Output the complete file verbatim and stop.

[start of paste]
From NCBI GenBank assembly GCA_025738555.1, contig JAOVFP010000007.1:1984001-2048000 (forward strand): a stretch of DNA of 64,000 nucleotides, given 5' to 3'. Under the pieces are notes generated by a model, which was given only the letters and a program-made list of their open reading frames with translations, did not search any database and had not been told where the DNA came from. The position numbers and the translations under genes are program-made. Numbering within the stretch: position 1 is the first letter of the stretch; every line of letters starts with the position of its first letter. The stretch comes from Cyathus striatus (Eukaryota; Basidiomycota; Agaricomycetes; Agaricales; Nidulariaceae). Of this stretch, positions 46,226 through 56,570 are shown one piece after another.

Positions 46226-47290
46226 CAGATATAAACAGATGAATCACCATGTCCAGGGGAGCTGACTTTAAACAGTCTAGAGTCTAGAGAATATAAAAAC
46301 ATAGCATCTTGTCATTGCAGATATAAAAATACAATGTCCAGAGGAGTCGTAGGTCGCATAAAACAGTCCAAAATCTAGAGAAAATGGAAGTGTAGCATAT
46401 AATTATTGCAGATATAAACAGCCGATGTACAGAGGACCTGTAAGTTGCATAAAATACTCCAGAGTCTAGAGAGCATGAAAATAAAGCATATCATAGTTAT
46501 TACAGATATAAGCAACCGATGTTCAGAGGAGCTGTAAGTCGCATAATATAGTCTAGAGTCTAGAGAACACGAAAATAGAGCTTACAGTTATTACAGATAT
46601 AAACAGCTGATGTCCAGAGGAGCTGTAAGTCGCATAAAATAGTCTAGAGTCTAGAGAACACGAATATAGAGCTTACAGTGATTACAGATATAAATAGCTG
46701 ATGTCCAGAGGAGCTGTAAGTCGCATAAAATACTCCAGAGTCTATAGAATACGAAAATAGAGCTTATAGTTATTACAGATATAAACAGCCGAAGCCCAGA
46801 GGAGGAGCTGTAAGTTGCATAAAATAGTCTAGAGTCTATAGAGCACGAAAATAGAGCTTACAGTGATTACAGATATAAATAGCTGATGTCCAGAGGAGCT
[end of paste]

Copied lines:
From NCBI GenBank assembly GCA_025738555.1, contig JAOVFP010000007.1:1984001-2048000 (forward strand): a stretch of DNA of 64,000 nucleotides, given 5' to 3'. Under the pieces are notes generated by a model, which was given only the letters and a program-made list of their open reading frames with translations, did not search any database and had not been told where the DNA came from. The position numbers and the translations under genes are program-made. Numbering within the stretch: position 1 is the first letter of the stretch; every line of letters starts with the position of its first letter. The stretch comes from Cyathus striatus (Eukaryota; Basidiomycota; Agaricomycetes; Agaricales; Nidulariaceae). Of this stretch, positions 46,226 through 56,570 are shown one piece after another.

Positions 46226-47290
46226 CAGATATAAACAGATGAATCACCATGTCCAGGGGAGCTGACTTTAAACAGTCTAGAGTCTAGAGAATATAAAAAC
46301 ATAGCATCTTGTCATTGCAGATATAAAAATACAATGTCCAGAGGAGTCGTAGGTCGCATAAAACAGTCCAAAATCTAGAGAAAATGGAAGTGTAGCATAT
46401 AATTATTGCAGATATAAACAGCCGATGTACAGAGGACCTGTAAGTTGCATAAAATACTCCAGAGTCTAGAGAGCATGAAAATAAAGCATATCATAGTTAT
46501 TACAGATATAAGCAACCGATGTTCAGAGGAGCTGTAAGTCGCATAATATAGTCTAGAGTCTAGAGAACACGAAAATAGAGCTTACAGTTATTACAGATAT
46601 AAACAGCTGATGTCCAGAGGAGCTGTAAGTCGCATAAAATAGTCTAGAGTCTAGAGAACACGAATATAGAGCTTACAGTGATTACAGATATAAATAGCTG
46701 ATGTCCAGAGGAGCTGTAAGTCGCATAAAATACTCCAGAGTCTATAGAATACGAAAATAGAGCTTATAGTTATTACAGATATAAACAGCCGAAGCCCAGA
46801 GGAGGAGCTGTAAGTTGCATAAAATAGTCTAGAGTCTATAGAGCACGAAAATAGAGCTTACAGTGATTACAGATATAAATAGCTGATGTCCAGAGGAGCT